Defend Trade Secrets Act of 2016
In late April, the United States Congress passed the Defend Trade Secrets Act of 2016 (DTSA). The DTSA became effective on May 11, 2016, the date President Obama signed the Act into law, and applies to any trade secret misappropriation that occurs on or after that date. Under the new Act, companies will now be able to file civil claims in federal courts defending their trade secrets against misappropriation by others.
Prior to the DTSA's enactment, those with trade secret rights had to rely solely on state laws to protect their trade secrets, even though those laws could vary from state to state,. While earlier federal law criminalized certain trade secret misappropriations, it did not provide a private civil cause of action.
The new legislation is aimed at providing businesses with a more reliable and predictable way to protect their trade secrets. Under the DTSA, a trade secret owner will be able to file a civil action in a U.S. District Court seeking to enjoin trade secret misappropriation and for damages based on a uniformly applicable law which is more protective than some existing state laws. Damages that an owner can recover include:
- (1)compensatory damages based on the actual loss caused by the misappropriation;
- (2)compensatory damages based on any unjust enrichment caused by the misappropriation;
- (3)in lieu of damages measured by other methods, a reasonable royalty for the misappropriator's unauthorized disclosure or use of the trade secret; and
- (4)if the court finds willful and malicious misappropriation, enhanced damages up to twice the damages award as well as an award of attorney's fees.
Trade secret issues can often arise in litigation to enforce a non-compete, where an employee with knowledge of or access to trade secret information leaves and joins a competitor or starts his own competing business. While the DTSA would be applicable to the trade secret, it does not impact the state law applicable to the non-compete agreement and does not create a non-compete agreement where one did not previously exist.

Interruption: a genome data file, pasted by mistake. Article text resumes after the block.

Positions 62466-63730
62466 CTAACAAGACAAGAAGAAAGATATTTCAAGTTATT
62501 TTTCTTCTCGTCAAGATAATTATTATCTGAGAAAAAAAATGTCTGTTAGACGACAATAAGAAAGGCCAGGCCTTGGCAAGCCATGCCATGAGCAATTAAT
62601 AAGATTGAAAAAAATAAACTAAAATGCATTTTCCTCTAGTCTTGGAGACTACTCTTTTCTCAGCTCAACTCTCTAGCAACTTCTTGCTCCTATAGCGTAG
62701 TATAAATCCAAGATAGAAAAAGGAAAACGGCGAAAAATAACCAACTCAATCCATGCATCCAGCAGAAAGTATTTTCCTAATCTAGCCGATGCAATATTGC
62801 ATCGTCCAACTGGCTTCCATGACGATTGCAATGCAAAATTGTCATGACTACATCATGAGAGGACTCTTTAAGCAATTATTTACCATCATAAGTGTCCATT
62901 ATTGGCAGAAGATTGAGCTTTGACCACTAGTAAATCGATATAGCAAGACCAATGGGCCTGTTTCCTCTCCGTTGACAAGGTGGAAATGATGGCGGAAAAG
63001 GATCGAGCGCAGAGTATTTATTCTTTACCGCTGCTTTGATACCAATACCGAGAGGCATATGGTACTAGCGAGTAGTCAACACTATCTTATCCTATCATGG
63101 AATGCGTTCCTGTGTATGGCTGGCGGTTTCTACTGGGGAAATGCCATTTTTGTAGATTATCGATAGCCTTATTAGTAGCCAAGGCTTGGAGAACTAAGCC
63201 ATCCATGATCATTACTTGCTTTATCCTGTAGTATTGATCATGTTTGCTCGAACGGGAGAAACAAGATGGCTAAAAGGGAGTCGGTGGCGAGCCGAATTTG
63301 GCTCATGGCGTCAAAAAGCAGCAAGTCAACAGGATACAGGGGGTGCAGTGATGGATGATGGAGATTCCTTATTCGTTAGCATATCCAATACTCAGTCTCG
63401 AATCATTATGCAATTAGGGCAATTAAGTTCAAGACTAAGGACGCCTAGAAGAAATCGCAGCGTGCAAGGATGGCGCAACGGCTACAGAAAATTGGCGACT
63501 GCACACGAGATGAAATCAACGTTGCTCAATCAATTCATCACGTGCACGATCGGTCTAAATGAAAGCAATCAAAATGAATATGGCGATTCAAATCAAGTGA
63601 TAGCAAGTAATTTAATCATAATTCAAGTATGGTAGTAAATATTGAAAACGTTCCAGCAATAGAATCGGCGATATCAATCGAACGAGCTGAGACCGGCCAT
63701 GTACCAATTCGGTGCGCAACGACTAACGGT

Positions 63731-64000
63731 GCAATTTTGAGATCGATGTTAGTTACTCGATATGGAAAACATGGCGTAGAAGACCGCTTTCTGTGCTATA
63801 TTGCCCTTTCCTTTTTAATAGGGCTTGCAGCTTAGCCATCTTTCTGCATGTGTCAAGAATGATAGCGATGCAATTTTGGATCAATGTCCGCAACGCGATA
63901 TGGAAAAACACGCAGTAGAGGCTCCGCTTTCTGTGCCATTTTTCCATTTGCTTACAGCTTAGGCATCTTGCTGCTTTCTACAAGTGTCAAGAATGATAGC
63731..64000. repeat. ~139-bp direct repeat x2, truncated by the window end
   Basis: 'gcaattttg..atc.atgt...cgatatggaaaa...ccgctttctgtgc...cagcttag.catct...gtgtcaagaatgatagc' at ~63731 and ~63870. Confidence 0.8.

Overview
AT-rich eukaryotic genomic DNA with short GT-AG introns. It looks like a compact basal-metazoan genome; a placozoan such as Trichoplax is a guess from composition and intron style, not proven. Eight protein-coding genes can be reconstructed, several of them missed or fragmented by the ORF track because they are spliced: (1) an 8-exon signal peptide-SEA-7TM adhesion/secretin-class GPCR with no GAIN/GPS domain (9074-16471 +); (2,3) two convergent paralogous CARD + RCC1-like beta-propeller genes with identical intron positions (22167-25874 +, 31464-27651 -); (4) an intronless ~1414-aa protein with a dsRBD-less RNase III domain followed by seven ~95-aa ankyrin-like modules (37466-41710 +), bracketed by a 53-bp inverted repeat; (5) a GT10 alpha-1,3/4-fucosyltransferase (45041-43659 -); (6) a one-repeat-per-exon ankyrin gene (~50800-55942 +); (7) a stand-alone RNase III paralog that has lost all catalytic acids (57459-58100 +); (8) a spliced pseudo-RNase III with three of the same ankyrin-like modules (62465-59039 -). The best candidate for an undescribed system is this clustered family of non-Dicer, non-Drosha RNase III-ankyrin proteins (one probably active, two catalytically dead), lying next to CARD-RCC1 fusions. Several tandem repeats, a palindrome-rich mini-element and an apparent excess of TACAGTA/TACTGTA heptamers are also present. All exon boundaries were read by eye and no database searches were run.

Under the DTSA, a court may issue an injunction to prevent any actual or threatened misappropriation of trade secrets. But the injunction cannot "prevent a person from entering into an employment relationship." Conditions on a person's employment can be part of any injunctive relief under the DTSA, but only if there is evidence of threatened misappropriation; by itself, the mere fact that a person knows trade secret information is not sufficient. What conditions are permissible will likely vary from jurisdiction to jurisdiction based on any applicable state laws governing the "restraints on the practice of a lawful profession, trade or business."
The DTSA includes an immunity provision to protect individuals who reveal trade secrets to government officials or attorneys for the purposes "of reporting or investigating a suspected violation of law." Employers are required to provide notice of this immunity "in any contract or agreement with an employee that governs the use of a trade secret or other confidential information." This notification requirement applies to all contracts or agreements entered into or updated after the date of enactment of the DTSA, May 11, 2016.
The DTSA also includes an ex parte civil seizure provision allowing courts to seize property where "necessary to prevent the propagation or dissemination of the trade secret that is the subject of the action." The Act specifically directs this remedy to be issued "only in extraordinary circumstances" and seizure can only occur where a court is presented specific facts from which it clearly appears such extraordinary relief is warranted. The Act includes various protections for the person or entity from which property is seized, including that the party seeking seizure post adequate security against damages.
For questions on how the DTSA could impact your business or employment policies, contact a member of Barrett McNagny's Employment Group. For questions about protecting your trade secrets or other intellectual property contact Jeremy Gayed of Barrett McNagny's Intellectual Property Law Group.